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NicolasCage INTERVIEW BY Fred Topel

Nicolas Cage never used to make the kind of movies you’d take your kids to. He made edgy, scary dramas and played unstable characters. Well he still does, only now he’s doing it in kid’s movies.

You may remember The Sorcerer’s Apprentice as a Mickey Mouse cartoon. Cage is a big fan. He says he watches Fantasia every year. In the live- action full length movie, Cage plays a sorcerer who trains a new apprentice (Jay Baruchel) in modern day New York. It turns into a Jerry Bruckheimer action movie with Cage running around the city shooting lightning bolts out of his hands.

Always unpredictable, there’s no telling what Nic Cage will do next. He just finished the grown-up Bad Lieutenant: Port of Call New Orleans, the ultra- violent Kick-Ass, and the spooky Season of the Witch. After this summer’s Disney movie, he stars in Drive Angry, a 3-D action movie where he sports long blonde hair. You can’t pull all that off on a whim, so listening to Cage explain his methods is a rare opportunity to perhaps absorb a piece of that cool.

Q: What are you drawn to about family movies like The Sorcerer’s Apprentice?

Nicolas Cage: When you’re playing the kinds of supernatural character roles that are in Ghost Rider or City of Angels,

Next, or Sorcerer’s Apprentice, there’s an infinite number of places you can go with the character. I also think it provides really wonderful entertainment for the whole family. You don’t have a high body count. The children and the parents can congregate together and look forward to the experience together, buy the ticket, say, ‘I’m looking forward to The Sorcerer’s Apprentice’. That’s important. Families getting together and sharing the experience with each other and the adults are as much entertained as the kids. You can do that with a film like Sorcerer’s Apprentice.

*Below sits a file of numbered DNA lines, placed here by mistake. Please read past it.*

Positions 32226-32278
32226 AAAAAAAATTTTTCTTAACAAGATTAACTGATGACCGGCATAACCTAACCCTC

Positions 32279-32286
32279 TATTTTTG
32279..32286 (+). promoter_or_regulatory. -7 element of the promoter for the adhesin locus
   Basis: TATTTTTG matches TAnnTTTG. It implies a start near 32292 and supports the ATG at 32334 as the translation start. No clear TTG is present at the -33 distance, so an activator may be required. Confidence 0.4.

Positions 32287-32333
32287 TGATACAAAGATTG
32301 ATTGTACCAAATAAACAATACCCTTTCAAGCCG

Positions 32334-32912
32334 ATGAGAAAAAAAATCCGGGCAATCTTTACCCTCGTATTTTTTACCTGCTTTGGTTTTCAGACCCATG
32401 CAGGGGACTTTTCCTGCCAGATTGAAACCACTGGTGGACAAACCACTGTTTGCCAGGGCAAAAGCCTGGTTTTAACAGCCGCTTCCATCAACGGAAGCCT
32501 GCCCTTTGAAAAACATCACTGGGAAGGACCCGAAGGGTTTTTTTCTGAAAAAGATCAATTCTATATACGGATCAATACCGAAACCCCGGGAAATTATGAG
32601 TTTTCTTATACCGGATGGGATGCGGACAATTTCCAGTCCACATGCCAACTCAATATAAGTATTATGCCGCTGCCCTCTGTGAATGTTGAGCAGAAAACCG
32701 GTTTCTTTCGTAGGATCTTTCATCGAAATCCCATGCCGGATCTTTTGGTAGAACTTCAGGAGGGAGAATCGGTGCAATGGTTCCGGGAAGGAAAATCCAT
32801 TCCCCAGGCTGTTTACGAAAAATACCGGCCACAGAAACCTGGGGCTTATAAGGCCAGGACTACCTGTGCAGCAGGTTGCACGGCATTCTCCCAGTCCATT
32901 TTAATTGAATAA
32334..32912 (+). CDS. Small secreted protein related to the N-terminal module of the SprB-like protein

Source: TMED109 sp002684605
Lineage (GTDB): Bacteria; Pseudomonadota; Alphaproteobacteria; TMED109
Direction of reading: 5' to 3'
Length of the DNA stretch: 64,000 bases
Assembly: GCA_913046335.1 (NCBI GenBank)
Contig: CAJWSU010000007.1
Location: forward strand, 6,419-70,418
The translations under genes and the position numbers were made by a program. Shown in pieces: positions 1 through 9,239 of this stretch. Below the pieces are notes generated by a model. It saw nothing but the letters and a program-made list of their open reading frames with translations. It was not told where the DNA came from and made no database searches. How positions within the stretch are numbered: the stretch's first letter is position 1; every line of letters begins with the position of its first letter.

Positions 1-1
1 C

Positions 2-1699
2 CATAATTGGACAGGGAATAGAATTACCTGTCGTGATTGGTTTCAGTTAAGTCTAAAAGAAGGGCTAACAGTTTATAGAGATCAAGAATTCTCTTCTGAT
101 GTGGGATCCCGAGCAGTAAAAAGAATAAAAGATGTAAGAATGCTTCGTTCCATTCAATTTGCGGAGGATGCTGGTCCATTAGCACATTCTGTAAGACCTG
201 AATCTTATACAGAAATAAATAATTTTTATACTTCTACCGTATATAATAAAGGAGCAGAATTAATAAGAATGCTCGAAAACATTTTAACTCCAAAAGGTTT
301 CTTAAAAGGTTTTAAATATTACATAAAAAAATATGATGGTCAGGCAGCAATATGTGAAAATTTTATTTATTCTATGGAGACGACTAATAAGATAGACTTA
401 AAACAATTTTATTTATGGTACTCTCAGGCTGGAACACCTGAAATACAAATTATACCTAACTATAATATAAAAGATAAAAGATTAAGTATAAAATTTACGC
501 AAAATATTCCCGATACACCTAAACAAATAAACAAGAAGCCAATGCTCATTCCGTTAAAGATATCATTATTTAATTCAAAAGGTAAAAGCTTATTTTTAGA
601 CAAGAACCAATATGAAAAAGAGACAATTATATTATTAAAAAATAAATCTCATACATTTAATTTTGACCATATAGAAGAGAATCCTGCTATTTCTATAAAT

Q: As an entertainer making family films, what does it mean to you to be part of a stable of Disney stars?

NC: I’m honored and I feel greatly privileged. I call him Uncle Walt. I grew up watching his movies. I love what he stands

for. I love what Disney stands for. I like the entertainment that comes out of that studio and so in the spirit of Disney, it is truly a dream come true. It is magical. Again, I want to reiterate that this movie will entertain adults as much as kids, but I do think having been a father now for over 19 years, once I had a child, it opened my mind to other possibilities. I wasn’t an anarchist anymore. I love the

Photo: Fred Topel

Sex Pistols but I kind of didn’t want to be punk rock all the time anymore so I decided to go in other directions.

Q: How did you think a cartoon short would be an idea for a whole movie?

NC: When I came up with this idea, I was on Next. I was talking with Todd Garner who’s also the producer there. I

said ‘man, I really want to play a magician. I want to play a sorcerer.’ He came in the next day and said ‘Nic, I got it. Let’s do Sorcerer’s Apprentice.’ Then I went to my partner at the time, Norm Golightly and we got a script out of it. We all thought ‘you know who would really put this on a fast track, who would give it all the panache and all the big entertainment style? Nobody better than Jerry Bruckheimer.’ So we went to Jerry and, being the good friend and a great producer that he is, he read it and said ‘hey, we’re doing it.’

Q: What is it about working with Jerry Bruckheimer that makes it such a successful collaboration?

NC: I always prefer working with my friends, and hopefully when I work with new people I can make new friends. But

you know there’s a shorthand when I work with Jerry, when I work with Jon. I know what to expect so we get a lot done very quickly and we trust each other. There’s a confidence level and a comfort level where I don’t have to rush into it. I can get to the set and I know what’s expected of me. One of the things I love about Jerry is that one time, years ago,

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